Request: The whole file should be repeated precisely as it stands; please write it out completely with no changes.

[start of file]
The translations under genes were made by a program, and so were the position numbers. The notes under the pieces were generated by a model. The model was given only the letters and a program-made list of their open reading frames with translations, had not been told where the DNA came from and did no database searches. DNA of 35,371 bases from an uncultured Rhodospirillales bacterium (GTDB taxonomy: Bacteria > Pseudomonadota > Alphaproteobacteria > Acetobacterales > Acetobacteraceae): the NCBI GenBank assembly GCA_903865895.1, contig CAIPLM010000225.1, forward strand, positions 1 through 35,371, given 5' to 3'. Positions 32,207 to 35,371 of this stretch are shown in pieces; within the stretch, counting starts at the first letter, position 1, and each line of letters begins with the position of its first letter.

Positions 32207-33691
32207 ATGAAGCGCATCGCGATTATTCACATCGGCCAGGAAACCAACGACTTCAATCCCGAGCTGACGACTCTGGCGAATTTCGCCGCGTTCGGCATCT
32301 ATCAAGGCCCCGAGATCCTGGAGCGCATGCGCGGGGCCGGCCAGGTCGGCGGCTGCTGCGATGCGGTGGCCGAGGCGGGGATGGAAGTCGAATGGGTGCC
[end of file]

The translations under genes were made by a program, and so were the position numbers. The notes under the pieces were generated by a model. The model was given only the letters and a program-made list of their open reading frames with translations, had not been told where the DNA came from and did no database searches. DNA of 35,371 bases from an uncultured Rhodospirillales bacterium (GTDB taxonomy: Bacteria > Pseudomonadota > Alphaproteobacteria > Acetobacterales > Acetobacteraceae): the NCBI GenBank assembly GCA_903865895.1, contig CAIPLM010000225.1, forward strand, positions 1 through 35,371, given 5' to 3'. Positions 32,207 to 35,371 of this stretch are shown in pieces; within the stretch, counting starts at the first letter, position 1, and each line of letters begins with the position of its first letter.

Positions 32207-33691
32207 ATGAAGCGCATCGCGATTATTCACATCGGCCAGGAAACCAACGACTTCAATCCCGAGCTGACGACTCTGGCGAATTTCGCCGCGTTCGGCATCT
32301 ATCAAGGCCCCGAGATCCTGGAGCGCATGCGCGGGGCCGGCCAGGTCGGCGGCTGCTGCGATGCGGTGGCCGAGGCGGGGATGGAAGTCGAATGGGTGCC